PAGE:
From the above it will be seen that in accordance with the present invention longitudinal drawing of a film may be precisely regulated due to the use of a plurality of linear motor powered carriage pairs individually controlled independent of other pairs with respect to longitudinal movement thereof. Thus, biaxial drawing of the film may be accomplished simultaneously as described or it may be accomplished sequentially as well. In sequential drawing lateral drawing precedes longitudinal drawing or vice versa. If it is desired to laterally draw the film prior to longitudinal drawing, the speed of the carriages in the diverging portions of the guide tracks is maintained constant such that only lateral drawing is accomplished and thereafter in the stabilization section the speed of the carriages is progressively increased to longitudinally draw the film. If this mode of operation is desired the size of some of the groups of coils as shown in the control zones of the stabilization section of FIG. 10 would have to be redesigned so when the carriages are to be spaced apart, there is never more than one pair of carriages at a time in a control zone. In order to longitudinally draw the film prior to lateral drawing, the guide tracks in the drawing section are readjusted to continue parallel and the speed of the carriages is progressively increased in the parallel part of the drawing section to provide longitudinal drawing, and thereafter the speed of the carriages remains constant as the track diverges in the stabilizing section to achieve only lateral drawing. Furthermore, if only longitudinal drawing is required with no lateral drawing, the guide tracks from 921 to 929 may be maintained parallel thereby not providing any lateral drawing of the film. Also, if only lateral drawing is required with no longitudinal drawing, the tracks would diverge as in FIG. 10, but the carriages would all travel at a constant speed without being spaced apart throughout the entire forward sides of the tenter frame. As long as all active carriages are traveling abutted at the same speed there can be more than one carriage at a time int he operational section control zones.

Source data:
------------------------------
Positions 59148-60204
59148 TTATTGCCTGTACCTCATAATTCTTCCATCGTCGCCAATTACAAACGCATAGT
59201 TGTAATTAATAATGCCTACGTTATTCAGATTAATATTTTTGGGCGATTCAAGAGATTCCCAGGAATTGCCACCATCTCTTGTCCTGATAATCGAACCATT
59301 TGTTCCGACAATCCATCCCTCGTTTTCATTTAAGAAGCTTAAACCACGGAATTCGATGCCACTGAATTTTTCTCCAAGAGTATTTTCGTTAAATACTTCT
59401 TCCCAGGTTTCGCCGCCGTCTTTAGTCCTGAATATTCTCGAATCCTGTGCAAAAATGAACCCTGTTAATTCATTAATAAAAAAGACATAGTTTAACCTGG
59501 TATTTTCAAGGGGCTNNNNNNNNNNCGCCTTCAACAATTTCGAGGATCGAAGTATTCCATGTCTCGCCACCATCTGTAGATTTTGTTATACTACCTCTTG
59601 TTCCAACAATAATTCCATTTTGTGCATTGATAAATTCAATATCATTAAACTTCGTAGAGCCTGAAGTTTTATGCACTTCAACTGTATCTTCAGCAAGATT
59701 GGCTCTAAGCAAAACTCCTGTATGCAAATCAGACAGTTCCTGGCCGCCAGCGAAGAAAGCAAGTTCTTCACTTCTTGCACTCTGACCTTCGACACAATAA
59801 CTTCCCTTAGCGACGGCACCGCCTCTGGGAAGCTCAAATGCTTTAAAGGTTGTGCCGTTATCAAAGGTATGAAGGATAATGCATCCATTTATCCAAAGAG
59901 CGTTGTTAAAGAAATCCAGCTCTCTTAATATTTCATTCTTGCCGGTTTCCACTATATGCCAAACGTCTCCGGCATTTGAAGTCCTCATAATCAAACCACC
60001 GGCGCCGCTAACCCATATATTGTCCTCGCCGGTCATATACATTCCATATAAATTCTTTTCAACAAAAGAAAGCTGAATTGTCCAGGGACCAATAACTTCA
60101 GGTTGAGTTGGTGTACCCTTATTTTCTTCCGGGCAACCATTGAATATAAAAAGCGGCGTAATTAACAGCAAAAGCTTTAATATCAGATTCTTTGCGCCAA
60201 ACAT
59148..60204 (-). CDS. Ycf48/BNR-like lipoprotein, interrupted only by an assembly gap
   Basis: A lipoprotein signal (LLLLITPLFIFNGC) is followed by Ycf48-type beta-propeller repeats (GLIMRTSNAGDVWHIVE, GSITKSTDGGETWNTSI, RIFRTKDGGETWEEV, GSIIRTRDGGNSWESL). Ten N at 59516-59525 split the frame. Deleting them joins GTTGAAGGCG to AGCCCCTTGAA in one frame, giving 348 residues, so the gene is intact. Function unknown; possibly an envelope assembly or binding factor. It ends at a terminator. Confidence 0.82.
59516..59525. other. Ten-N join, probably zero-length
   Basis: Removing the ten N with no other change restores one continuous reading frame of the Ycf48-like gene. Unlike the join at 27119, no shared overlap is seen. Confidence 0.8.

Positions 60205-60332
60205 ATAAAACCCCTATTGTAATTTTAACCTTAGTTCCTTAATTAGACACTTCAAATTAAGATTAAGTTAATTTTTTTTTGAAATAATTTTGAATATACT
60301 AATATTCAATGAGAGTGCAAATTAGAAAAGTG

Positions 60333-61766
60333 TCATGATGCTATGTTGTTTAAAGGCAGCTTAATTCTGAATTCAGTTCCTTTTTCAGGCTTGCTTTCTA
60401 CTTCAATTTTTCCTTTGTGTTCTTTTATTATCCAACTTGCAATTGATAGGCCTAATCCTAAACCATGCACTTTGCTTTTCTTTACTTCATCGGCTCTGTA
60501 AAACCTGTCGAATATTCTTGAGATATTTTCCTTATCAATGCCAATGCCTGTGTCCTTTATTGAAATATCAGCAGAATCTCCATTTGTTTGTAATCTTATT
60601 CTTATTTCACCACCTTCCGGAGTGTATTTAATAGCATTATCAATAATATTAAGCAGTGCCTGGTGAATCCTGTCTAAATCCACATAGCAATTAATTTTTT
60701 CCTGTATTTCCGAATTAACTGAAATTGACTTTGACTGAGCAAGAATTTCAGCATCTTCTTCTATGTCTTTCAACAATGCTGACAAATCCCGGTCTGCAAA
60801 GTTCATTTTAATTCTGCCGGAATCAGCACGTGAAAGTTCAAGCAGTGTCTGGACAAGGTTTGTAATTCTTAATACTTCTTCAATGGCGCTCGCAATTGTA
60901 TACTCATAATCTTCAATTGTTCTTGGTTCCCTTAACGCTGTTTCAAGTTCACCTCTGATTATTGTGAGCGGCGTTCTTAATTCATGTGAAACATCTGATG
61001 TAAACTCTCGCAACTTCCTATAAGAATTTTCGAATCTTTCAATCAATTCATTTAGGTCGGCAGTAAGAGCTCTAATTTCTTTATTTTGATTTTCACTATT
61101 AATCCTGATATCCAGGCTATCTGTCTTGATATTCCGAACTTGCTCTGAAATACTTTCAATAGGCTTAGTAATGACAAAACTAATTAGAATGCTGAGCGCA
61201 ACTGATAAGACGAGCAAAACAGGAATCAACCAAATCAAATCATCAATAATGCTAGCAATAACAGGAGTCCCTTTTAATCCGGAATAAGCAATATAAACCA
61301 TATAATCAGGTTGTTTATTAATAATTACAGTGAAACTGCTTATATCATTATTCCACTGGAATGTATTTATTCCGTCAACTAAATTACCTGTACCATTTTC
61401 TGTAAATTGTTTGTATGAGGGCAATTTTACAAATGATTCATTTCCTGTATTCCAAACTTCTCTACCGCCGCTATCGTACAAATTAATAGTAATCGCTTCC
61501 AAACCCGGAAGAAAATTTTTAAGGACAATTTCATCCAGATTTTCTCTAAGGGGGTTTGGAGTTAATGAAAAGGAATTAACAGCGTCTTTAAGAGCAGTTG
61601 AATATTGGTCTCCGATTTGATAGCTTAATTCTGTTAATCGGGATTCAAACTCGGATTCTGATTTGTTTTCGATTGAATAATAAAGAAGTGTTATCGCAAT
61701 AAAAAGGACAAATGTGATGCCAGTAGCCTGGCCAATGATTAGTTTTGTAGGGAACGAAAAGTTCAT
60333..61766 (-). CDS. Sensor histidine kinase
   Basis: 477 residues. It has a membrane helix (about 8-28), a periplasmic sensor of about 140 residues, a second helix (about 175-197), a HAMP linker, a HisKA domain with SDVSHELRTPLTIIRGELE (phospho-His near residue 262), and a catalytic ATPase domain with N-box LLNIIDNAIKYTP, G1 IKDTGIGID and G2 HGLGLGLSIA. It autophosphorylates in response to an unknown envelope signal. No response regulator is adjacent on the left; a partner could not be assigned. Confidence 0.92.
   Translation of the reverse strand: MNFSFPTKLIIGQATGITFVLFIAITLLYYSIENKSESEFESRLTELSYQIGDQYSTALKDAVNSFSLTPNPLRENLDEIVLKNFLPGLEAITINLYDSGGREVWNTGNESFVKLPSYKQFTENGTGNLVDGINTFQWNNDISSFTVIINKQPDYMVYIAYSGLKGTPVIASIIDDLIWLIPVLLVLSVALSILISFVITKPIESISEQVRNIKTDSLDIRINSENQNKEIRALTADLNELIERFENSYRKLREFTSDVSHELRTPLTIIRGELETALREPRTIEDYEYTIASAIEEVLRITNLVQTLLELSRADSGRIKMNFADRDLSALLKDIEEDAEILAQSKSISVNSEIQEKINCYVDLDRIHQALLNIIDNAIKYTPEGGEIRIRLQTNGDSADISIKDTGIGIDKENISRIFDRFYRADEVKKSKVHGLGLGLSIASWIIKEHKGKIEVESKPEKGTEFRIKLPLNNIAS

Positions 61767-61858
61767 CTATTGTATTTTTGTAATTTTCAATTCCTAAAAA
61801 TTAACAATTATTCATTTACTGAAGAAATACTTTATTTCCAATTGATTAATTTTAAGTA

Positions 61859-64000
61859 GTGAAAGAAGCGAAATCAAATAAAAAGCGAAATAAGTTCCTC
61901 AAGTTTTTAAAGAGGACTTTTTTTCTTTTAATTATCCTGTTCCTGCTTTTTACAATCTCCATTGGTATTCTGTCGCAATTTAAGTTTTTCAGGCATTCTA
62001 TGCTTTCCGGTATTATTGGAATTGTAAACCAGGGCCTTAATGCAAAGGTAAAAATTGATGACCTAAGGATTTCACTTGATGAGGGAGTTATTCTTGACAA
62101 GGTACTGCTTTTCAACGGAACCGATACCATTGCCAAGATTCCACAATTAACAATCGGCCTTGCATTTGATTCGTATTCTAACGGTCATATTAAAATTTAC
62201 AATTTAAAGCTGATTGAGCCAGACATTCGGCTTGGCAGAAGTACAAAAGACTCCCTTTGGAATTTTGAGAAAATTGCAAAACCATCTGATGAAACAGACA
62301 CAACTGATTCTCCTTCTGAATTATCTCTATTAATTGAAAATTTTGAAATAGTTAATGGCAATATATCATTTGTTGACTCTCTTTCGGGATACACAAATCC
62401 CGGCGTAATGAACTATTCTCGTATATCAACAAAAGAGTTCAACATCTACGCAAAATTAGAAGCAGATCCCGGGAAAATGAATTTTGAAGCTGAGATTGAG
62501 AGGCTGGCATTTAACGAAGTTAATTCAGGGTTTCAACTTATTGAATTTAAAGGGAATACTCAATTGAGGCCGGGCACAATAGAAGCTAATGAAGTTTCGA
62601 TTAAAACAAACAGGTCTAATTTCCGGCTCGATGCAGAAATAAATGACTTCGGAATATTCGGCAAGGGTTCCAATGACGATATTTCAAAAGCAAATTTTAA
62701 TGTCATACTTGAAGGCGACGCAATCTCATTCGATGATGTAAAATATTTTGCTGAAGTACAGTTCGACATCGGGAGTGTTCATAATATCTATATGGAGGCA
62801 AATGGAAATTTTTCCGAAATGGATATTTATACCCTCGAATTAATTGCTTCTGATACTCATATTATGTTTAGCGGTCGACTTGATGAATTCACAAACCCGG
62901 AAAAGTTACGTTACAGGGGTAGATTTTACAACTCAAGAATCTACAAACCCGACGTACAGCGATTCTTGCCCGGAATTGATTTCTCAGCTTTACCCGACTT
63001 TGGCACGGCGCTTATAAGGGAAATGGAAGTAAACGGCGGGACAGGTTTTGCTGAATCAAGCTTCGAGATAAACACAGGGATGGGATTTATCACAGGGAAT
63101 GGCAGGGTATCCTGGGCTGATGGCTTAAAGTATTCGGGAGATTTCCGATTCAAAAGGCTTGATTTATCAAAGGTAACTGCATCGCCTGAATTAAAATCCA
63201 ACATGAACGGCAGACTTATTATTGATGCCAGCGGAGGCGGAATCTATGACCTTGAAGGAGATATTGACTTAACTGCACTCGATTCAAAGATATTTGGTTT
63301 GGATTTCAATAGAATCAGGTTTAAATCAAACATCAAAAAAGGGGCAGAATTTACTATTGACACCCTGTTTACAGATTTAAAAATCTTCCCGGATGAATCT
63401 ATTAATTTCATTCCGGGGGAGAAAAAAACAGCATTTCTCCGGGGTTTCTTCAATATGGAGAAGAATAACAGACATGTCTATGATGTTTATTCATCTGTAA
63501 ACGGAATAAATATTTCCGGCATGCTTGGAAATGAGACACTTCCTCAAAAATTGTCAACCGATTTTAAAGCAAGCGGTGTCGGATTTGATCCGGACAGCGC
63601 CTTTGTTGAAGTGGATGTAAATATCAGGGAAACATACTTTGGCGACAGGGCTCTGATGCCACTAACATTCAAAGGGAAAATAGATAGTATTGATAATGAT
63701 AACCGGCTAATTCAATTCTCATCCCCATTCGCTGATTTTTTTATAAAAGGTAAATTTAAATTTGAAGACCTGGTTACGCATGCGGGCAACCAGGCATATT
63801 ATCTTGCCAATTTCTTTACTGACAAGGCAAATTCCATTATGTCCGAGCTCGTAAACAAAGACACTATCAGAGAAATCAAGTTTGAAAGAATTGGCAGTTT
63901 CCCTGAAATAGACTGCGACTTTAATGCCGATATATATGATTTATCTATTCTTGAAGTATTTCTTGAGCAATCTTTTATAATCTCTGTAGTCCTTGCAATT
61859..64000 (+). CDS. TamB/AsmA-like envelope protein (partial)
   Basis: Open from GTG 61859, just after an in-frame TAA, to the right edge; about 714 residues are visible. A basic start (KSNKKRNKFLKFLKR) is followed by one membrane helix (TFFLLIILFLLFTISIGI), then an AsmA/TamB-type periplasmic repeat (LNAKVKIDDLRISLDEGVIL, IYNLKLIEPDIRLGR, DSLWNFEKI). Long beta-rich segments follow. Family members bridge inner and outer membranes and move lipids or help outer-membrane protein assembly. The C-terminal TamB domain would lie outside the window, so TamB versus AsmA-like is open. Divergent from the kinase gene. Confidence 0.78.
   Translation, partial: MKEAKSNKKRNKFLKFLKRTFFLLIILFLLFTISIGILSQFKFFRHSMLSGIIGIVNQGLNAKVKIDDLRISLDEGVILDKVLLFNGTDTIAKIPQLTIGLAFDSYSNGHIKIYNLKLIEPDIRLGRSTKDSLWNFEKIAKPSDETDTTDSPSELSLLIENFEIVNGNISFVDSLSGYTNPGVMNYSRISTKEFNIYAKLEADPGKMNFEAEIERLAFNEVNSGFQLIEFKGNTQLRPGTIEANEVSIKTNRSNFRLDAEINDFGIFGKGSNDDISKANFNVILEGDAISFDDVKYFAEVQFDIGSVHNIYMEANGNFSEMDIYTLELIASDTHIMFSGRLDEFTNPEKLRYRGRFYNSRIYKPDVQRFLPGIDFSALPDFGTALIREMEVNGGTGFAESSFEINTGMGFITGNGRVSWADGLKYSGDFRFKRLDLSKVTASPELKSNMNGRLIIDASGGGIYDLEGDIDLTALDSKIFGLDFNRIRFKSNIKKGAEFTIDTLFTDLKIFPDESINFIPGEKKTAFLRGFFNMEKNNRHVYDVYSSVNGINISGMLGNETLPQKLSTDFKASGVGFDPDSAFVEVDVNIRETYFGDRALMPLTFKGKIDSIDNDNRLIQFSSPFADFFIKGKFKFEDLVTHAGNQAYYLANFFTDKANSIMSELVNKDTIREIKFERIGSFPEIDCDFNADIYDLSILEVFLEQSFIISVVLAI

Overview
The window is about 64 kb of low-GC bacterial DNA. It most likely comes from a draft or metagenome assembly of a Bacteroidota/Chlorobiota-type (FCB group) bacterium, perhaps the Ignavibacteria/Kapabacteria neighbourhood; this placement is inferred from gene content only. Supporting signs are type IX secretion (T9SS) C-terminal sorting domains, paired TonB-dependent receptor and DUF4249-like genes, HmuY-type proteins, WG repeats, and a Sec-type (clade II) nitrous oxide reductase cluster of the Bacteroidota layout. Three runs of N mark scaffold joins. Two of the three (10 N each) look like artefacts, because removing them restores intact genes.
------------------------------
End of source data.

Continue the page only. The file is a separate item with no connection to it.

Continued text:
The advantages obtained by the present invention stem substantially from the elongated stationary primaries divided into control zones which control zones operate on moving pairs of synchronous secondaries of linear motors to impart predetermined speeds to active carriages carrying the secondaries and tenter clips along the primaries. Thus, since each pair of active carriages is independently propelled (that is, precisely movable independent of the other carriage pairs) an acceleration program may be determined for superposing on the lateral drawing a predetermined, controlled, longitudinal drawing. Accordingly, the longitudinal displacement applied to the film during its movement through the drawing section may be precisely regulated at all times; and, similarly, the speed of the film in the transport and stabilizing sections may be precisely controlled. Wherever the active carriages are to be separated, the control zone lengths are selected so there is never more than one active carriage at a time in a group of coils in a primary of a control zone. Then, by predetermining the frequency and phase supplied to each primary control zone, any desired drawing of the film can be achieved, such as varying the MD draw rate and the ratio of amount and rate of MD to TD draw within the drawing section. For instance, the MD strain rate during simultaneous biaxial stretching of the film can be controlled at various positions in the drawing section of the tenter frame. The strain rate is defined as the following:
The strain rate, or instantaneous strain rate, occurring between two adjacent clips at two different times during stretching is defined by the following: ##EQU1## where: L0=length of unstretched film between two adjacent clips at time=t0=0, at the beginning of stretch.